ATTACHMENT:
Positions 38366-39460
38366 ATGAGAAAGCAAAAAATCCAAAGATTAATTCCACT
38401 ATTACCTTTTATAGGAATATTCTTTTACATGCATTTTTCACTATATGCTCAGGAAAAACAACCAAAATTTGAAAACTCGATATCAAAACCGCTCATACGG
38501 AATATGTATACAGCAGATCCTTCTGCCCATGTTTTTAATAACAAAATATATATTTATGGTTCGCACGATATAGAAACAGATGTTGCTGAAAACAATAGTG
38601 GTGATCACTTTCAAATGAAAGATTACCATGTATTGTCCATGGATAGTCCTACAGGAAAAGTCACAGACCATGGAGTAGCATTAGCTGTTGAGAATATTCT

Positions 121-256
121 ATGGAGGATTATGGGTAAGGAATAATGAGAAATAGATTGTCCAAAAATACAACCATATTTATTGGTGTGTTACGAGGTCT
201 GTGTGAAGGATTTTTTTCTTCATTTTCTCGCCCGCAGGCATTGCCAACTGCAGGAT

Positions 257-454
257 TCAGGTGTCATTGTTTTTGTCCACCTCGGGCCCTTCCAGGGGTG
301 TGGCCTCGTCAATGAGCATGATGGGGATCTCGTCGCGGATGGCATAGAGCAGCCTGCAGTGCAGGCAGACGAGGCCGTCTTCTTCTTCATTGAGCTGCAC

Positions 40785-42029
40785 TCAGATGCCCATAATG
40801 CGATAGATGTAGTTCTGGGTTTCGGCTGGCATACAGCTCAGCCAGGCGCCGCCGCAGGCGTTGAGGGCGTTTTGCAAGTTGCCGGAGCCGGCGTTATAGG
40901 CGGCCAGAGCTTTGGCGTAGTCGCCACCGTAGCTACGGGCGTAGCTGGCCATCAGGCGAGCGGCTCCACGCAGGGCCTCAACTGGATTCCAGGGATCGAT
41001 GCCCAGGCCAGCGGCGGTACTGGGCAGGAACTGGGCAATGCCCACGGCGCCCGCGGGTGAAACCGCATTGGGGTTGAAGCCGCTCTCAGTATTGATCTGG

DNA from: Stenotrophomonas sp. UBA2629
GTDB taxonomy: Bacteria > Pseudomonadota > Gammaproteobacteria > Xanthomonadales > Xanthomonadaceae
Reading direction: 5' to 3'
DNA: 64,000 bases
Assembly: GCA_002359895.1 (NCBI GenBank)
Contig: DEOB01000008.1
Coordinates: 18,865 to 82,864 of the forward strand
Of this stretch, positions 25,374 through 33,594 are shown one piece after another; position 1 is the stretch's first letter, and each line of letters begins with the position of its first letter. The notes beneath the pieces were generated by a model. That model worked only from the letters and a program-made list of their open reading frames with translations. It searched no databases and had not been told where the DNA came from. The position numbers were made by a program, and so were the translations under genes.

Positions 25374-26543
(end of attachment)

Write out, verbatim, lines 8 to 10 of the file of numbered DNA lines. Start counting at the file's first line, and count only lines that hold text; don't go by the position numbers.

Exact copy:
201 GTGTGAAGGATTTTTTTCTTCATTTTCTCGCCCGCAGGCATTGCCAACTGCAGGAT

Positions 257-454
257 TCAGGTGTCATTGTTTTTGTCCACCTCGGGCCCTTCCAGGGGTG